Our limited experience so far suggests that, at least in their nesting behaviour, White-backed Swallows are the complete opposite of Welcome Swallows. They are very shy around their nest and do not tolerate the proximity of humans. They watch the surroundings of their nest from the air and don't approach the nest tunnel when suspecting a potential threat. The approach, after flying in circles above the general area of the nest site, is quick and furtive.

General location of a pair of White-backed Swallows' nest tunnel; the entrance is the small hole at the centre of the image
[Near Eulah Creek, NSW, October 2015]

Entrance to a pair of White-backed Swallows' nest tunnel
[Near Eulah Creek, NSW, October 2015]

White-backed Swallow at the entrance to its nest tunnel; a quick glance first...
[Near Eulah Creek, NSW, October 2015]

... before leaving the tunnel
[Near Eulah Creek, NSW, October 2015]

White-backed Woodswallow's departure observed from the other side
[Near Eulah Creek, NSW, October 2015]

White-backed Swallow carrying nest material (slightly unsharp)
[Near Eulah Creek, NSW, September 2015]

White-backed Swallows' nest tunnel in the same bank as shown above, one year later
[Near Eulah Creek, NSW, October 2016]

White-backed Swallow looking out of its nest tunnel in the opposite bank, when the one favoured in previous years was obscured by regrowth in the dry creekbed; this is one of the birds whose calls were recorded on 6 October 2019
[Near Eulah Creek, NSW, October 2019]

White-backed Swallow leaving its nest tunnel
[Near Eulah Creek, NSW, January 2024]

Eggs

"boyanga", "booyanga", "derinya", "dirandil", "koomura", "mirk", "ngampu", "nooluk", "pateena", "pum-pum" = Egg; "dirundirri" = eggs [Aboriginal]; "gawu" = eggs [gamilaraay]

Size: 17 x 12 mm Colour: White Shape: Tapered oval

Behaviour

Social behaviour: Communal Mobility: Sedentary Elementary unit: Pair/family

Until February 2024, we had only found White-backed Swallows in small numbers, up to the size of a family. But then we spotted a flock of almost 30 birds perched in the top of a dead tree.

27 out of a flock of 29 White-backed Swallows perched in the top of a dead tree
[Deriah Aboriginal Area, NSW, February 2024]

We have repeatedly found White-backed Swallows hawking for insects above grassland and also (usually dry) creek beds and gullies.

One of two White-backed Swallows above a dry creek bed
[Near Eulah Creek, NSW, October 2014]

White-backed Swallows seen hawking for insects above (dry) creek beds are also regularly observed by us in low flight above nearby paddocks, sometimes together with other species of swallows and/or martins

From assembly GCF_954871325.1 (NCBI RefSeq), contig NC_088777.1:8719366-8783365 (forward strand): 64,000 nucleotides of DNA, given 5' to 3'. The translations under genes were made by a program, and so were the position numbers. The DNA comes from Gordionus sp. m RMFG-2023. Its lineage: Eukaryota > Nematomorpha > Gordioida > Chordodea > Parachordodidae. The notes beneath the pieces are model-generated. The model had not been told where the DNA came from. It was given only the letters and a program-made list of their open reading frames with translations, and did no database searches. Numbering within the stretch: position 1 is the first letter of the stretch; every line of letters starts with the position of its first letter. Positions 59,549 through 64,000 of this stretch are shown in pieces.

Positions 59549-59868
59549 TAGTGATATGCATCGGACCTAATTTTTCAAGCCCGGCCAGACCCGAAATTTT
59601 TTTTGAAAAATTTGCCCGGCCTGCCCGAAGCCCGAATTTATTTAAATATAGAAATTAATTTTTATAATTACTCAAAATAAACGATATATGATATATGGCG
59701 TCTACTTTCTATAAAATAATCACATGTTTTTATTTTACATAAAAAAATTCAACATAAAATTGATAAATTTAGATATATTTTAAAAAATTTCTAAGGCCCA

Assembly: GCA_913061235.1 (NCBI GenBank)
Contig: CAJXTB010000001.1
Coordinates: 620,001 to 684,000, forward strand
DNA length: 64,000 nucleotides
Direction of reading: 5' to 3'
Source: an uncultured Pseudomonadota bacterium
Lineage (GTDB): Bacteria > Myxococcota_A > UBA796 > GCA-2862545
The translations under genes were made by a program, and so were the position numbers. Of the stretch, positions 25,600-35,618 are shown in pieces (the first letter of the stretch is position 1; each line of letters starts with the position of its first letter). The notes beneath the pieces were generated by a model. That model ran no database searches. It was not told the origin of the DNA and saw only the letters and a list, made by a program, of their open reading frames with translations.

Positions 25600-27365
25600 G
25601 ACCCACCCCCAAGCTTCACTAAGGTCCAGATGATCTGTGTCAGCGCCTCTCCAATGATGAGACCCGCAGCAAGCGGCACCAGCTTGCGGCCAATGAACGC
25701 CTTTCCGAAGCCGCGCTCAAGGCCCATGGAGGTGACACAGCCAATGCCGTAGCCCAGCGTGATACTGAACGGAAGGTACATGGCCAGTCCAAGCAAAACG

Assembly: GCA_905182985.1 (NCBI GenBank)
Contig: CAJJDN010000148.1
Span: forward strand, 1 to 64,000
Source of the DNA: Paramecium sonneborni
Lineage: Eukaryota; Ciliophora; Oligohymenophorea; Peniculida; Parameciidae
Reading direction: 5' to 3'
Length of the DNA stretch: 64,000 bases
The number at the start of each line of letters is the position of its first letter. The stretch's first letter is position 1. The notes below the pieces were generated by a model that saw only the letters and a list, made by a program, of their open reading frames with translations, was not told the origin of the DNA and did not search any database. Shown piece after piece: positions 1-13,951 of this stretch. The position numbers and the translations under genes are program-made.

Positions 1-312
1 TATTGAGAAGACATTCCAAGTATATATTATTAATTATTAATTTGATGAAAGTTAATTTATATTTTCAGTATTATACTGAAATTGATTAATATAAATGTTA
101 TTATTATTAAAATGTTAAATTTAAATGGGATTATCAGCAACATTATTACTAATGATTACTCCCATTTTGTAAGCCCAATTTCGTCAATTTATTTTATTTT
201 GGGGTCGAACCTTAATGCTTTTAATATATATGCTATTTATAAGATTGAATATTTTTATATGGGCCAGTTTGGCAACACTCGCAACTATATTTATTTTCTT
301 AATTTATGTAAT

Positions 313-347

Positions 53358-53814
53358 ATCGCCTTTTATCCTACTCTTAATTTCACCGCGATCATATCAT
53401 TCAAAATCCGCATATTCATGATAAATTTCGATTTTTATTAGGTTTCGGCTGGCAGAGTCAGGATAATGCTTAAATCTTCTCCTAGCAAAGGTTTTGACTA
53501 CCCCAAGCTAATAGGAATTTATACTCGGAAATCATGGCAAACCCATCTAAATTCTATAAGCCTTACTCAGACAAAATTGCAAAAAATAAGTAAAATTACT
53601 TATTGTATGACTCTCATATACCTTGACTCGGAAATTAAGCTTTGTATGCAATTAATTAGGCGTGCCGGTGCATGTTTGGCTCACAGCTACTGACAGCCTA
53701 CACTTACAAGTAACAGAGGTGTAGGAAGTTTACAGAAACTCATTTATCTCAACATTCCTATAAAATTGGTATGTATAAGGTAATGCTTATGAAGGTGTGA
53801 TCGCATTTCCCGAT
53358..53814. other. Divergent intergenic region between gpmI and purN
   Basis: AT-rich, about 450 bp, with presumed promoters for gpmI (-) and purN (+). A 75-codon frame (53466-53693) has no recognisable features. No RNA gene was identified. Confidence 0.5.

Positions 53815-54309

[Near Eulah Creek, NSW, August 2018]

White-backed Swallows seen hawking for insects above (dry) creek beds are also regularly observed by us in low flight above nearby paddocks, sometimes together with other species of swallows and/or martins
[Near Eulah Creek, NSW, August 2018]

Food, Diet

Adults: Small insects Dependents: As adults Water intake: Daily(?)

Like all other swallows known to us, White-backed Swallows are insect hunters. They feed in-flight on small insects.

Call(s)/Song

For this species we have recorded the following call(s)/song. The interpretation of their meaning is our own; comments and suggestions for improvement are welcome.

wbswall_20191006_2.m4a (NW NSW) Contact call (in-flight) © MD
wbswall_20180809_2.m4a (NW NSW) Contact calls (in-flight) © MD
wbswall_20180809.m4a (NW NSW) Contact calls (in-flight) © MD
wbswall_20191006.m4a (NW NSW) Contact calls (in-flight, near nest) © MD
wbswall_20240126.m4a (NW NSW) Contact calls (in-flight, near nest) © MD
wbswall_20231203.m4a (NW NSW) Contact calls (in-flight), (+ others in bkgd) © MD

More White-backed Swallow sound recordings are available at xeno-canto.org .

These pages are largely based on our own observations and those of our contributors. The structure of these bird pages is explained HERE. For more salient facts on any bird species please refer to a field guide.

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If interested, please CLICK HERE. Credits to contributors are given HERE.